I'm pretty sure none of this would have happened if I hadn't been fired from Apple. It was awful tasting medicine, but I guess the patient needed it. Sometimes life hits you in the head with a brick. Don't lose faith. I'm convinced that the only thing that kept me going was that I loved what I did. You've got to find what you love. And that is as true for your work as it is for your lovers. Your work is going to fill a large part of your life, and the only way to be truly satisfied is to do what you believe is great work. And the only way to do great work is to love what you do. If you haven't found it yet, keep looking. Don't settle. As with all matters of the heart, you'll know when you find it. And, like any great relationship, it just gets better and better as the years roll on. So keep looking until you find it. Don't settle.
My third story is about death.
When I was 17, I read a quote that went something like: "If you live each day as if it was your last, someday you'll most certainly be right." It made an impression on me, and since then, for the past 33 years, I have looked in the mirror every morning and asked myself: "If today were the last day of my life, would I want to do what I am about to do today?" And whenever the answer has been "No" for too many days in a row, I know I need to change something.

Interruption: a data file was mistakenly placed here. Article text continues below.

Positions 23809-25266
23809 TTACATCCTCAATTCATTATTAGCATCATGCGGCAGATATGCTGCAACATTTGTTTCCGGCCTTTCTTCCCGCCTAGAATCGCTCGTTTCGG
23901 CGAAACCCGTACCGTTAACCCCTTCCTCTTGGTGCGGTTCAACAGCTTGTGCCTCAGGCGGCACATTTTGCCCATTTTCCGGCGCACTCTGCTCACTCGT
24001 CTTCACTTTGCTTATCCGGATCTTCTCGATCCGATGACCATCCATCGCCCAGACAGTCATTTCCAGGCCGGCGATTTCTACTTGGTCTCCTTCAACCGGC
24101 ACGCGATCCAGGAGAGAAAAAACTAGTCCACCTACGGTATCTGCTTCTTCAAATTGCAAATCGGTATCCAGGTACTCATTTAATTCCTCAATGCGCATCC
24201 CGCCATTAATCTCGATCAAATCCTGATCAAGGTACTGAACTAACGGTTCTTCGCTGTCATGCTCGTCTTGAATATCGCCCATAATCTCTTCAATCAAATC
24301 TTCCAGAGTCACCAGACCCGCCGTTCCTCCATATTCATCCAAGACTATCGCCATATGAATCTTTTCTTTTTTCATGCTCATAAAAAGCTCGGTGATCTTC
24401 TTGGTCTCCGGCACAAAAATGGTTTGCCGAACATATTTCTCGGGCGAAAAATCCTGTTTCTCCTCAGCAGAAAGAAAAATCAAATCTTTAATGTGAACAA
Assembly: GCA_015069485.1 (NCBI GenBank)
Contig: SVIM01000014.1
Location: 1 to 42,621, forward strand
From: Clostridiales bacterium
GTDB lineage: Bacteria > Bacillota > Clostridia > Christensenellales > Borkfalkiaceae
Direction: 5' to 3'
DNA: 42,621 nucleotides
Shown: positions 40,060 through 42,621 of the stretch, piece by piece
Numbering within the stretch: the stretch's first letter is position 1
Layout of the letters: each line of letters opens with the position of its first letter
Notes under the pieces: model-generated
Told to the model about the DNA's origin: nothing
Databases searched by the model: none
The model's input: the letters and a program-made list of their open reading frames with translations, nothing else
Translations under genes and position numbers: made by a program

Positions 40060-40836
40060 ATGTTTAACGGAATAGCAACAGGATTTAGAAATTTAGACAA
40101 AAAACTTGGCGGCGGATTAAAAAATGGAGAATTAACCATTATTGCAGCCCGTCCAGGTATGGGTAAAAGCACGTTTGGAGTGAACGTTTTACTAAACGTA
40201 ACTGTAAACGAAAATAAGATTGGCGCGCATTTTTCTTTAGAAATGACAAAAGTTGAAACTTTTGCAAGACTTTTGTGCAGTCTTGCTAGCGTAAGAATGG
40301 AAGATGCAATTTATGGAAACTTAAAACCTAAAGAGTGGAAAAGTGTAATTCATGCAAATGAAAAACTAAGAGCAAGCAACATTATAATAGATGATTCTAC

Remembering that I'll be dead soon is the most important tool I've ever encountered to help me make the big choices in life. Because almost everything — all external expectations, all pride, all fear of embarrassment or failure - these things just fall away in the face of death, leaving only what is truly important. Remembering that you are going to die is the best way I know to avoid the trap of thinking you have something to lose. You are already naked. There is no reason not to follow your heart.